8. Gerald Ford, 1974–1977
Bumbling into the presidency after replacing first VP Spiro Agnew and then Nixon, Ford isn't traditionally regarded as "cool"; Chevy Chase's Saturday Night Live impression of him as a klutz remains basically the only thing we remember him for. But Ford was totally relaxed about that joke. And, uh, young Gerald Ford could kinda get it?
7. Lyndon B Johnson, 1963–1969
LBJ was fond on pulling his dick out in front of people and asking "Have you ever seen anything as big as this?" Vietnam was an unequivocal disaster, but it's arguably not totally his fault and "Hey hey/ LBJ/ How many kids did you kill today?" is easily one of the greatest chants ever. Johnson would never be mistaken for a nice man or even a decent one, but his legendary ability to intimidate others makes him the Tony Soprano of this list.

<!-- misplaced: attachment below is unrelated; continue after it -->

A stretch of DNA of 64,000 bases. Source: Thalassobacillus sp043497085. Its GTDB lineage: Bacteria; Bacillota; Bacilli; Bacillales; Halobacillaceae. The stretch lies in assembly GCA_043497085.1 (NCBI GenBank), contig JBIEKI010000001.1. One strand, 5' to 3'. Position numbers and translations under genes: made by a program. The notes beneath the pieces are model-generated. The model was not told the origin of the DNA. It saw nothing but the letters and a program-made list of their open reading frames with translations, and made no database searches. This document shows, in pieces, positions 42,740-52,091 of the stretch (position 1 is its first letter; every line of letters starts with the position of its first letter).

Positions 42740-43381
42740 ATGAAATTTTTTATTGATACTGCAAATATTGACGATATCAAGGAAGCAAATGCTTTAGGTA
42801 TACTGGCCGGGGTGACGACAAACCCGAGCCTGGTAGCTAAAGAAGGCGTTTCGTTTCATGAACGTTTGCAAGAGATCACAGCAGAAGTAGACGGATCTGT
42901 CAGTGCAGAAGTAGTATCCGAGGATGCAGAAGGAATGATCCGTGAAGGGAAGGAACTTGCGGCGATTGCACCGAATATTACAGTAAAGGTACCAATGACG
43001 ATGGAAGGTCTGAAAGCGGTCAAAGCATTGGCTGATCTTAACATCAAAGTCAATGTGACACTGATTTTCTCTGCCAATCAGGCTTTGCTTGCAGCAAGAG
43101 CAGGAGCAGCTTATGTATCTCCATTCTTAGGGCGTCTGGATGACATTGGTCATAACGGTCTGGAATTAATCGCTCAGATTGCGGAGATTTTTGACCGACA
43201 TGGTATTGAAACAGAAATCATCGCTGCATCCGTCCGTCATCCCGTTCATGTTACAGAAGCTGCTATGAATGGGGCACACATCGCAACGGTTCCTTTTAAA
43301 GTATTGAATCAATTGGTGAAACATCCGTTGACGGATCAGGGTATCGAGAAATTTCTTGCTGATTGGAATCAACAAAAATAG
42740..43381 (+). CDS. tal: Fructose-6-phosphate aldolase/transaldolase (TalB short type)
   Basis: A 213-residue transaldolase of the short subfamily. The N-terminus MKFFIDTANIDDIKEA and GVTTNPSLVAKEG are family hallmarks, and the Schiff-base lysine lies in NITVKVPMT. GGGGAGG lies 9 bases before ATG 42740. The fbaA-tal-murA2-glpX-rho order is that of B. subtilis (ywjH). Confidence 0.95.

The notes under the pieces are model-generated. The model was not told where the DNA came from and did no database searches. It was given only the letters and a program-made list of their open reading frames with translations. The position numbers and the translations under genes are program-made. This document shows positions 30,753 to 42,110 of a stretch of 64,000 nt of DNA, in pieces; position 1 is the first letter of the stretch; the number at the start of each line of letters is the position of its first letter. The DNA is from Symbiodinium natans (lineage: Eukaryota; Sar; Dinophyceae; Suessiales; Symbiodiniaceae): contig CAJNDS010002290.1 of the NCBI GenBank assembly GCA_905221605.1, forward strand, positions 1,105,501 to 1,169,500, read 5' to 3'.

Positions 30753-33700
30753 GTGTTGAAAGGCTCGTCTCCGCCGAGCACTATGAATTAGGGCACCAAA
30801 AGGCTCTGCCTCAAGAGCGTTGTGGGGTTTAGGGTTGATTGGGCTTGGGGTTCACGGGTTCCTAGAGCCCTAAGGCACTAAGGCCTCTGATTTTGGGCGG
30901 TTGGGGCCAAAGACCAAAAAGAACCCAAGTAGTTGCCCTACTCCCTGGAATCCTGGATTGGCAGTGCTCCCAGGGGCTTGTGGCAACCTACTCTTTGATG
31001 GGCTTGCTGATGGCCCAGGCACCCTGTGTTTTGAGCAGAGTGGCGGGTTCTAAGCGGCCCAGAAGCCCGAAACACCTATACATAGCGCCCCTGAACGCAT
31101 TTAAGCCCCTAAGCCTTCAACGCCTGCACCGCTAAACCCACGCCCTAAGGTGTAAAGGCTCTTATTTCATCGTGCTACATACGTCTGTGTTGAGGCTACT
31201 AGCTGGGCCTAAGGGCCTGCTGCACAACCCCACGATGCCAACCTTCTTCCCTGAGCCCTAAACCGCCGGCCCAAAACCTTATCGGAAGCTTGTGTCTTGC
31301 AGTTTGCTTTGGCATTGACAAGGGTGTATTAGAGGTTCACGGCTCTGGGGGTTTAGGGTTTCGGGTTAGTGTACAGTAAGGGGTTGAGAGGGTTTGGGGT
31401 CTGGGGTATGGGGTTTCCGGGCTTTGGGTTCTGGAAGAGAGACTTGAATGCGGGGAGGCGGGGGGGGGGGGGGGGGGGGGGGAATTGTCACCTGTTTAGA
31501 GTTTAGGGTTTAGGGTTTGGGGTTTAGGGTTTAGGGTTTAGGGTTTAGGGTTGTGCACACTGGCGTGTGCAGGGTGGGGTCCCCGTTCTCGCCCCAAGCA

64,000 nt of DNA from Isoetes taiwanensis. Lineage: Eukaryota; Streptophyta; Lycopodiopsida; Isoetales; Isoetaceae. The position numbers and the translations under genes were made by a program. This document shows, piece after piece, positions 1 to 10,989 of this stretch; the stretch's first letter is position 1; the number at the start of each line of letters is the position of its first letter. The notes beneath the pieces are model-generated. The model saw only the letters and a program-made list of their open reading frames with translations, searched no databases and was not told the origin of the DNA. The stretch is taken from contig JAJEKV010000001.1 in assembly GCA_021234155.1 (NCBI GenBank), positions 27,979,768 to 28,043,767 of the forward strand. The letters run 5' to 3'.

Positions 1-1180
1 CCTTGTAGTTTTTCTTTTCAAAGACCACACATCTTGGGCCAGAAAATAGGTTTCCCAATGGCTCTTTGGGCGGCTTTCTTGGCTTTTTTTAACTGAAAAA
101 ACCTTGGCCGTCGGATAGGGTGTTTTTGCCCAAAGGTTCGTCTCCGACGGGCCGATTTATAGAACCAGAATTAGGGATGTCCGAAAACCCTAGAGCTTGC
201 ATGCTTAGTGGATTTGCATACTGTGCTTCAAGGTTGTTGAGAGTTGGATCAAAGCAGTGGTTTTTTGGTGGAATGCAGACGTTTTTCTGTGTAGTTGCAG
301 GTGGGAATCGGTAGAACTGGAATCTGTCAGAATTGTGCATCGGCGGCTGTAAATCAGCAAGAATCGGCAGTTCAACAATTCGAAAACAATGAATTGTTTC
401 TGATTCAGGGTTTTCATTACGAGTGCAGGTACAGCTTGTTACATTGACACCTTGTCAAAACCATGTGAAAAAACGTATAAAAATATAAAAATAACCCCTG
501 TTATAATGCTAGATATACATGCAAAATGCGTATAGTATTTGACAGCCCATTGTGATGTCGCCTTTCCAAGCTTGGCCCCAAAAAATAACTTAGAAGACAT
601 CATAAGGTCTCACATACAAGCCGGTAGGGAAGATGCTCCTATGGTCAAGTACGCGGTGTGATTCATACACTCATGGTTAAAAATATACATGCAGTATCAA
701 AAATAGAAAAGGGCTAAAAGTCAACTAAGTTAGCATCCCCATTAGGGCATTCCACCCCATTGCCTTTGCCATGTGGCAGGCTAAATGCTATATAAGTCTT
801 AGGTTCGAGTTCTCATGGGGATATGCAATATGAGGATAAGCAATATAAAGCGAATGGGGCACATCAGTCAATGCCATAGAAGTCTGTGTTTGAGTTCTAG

6. Franklin D. Roosevelt, 1933–1945
Forget the New Deal and World War II for a second—FDR made cigarette holders stylish long before Audrey Hepburn and Hunter S Thompson.
5. Jimmy Carter, 1977–1981
Jimmy Carter, a peanut farmer and devout Christian, gets a lot of cool points for making his famous "hey guys this shit kinda sucks" speech, aka the "malaise" speech, a pretty bold move. Mainly, he's this high up because his daughter Amy added the Sex Pistols and Ramones to the White House record collection.
4. Calvin Coolidge, 1923–1929
Look, Great Depression great shshmession, you can't argue with a name like that.
3. Abraham Lincoln, 1861–1865